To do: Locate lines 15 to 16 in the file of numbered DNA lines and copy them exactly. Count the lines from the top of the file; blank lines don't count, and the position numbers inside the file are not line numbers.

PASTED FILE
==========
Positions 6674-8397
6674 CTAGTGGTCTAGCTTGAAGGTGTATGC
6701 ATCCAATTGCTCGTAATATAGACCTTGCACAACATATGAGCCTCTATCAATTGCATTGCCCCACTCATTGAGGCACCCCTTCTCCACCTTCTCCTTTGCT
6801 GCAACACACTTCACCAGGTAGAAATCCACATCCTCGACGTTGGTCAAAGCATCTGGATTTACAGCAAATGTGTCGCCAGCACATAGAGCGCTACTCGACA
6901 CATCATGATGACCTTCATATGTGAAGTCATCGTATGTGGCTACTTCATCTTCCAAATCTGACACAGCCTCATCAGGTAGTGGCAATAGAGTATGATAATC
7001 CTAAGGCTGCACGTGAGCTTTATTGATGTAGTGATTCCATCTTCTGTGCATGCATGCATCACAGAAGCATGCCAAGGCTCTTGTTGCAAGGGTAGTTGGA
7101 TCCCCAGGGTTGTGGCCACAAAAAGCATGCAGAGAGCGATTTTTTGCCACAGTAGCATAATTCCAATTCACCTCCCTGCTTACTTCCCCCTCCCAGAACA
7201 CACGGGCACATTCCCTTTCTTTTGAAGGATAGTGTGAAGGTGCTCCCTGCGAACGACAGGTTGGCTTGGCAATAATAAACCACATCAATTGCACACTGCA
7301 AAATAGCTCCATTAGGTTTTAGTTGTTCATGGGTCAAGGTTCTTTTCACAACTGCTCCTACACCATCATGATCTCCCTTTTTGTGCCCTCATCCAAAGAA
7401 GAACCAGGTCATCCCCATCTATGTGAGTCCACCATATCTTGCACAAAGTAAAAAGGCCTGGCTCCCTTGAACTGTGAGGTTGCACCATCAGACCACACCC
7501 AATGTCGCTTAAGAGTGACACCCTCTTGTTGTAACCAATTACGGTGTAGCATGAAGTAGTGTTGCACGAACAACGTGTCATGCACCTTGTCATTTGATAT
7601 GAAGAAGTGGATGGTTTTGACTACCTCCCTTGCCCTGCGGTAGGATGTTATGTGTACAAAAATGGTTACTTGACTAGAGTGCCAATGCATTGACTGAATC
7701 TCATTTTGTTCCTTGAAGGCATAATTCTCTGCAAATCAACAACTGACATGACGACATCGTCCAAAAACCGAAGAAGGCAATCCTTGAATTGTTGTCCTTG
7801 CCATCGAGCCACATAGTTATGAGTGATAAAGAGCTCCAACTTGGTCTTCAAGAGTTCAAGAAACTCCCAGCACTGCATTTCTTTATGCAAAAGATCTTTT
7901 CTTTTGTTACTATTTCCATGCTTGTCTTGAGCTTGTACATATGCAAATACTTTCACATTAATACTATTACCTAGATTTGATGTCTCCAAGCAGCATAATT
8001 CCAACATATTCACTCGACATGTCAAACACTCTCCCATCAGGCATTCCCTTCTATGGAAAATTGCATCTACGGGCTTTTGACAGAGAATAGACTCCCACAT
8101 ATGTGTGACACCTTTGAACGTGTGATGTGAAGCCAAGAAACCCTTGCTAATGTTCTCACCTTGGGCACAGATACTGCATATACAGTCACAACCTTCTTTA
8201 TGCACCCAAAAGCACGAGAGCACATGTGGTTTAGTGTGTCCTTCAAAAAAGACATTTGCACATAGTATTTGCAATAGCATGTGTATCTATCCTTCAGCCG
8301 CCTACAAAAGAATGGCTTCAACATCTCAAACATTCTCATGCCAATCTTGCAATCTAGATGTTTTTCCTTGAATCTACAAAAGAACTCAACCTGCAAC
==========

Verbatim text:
7901 CTTTTGTTACTATTTCCATGCTTGTCTTGAGCTTGTACATATGCAAATACTTTCACATTAATACTATTACCTAGATTTGATGTCTCCAAGCAGCATAATT
8001 CCAACATATTCACTCGACATGTCAAACACTCTCCCATCAGGCATTCCCTTCTATGGAAAATTGCATCTACGGGCTTTTGACAGAGAATAGACTCCCACAT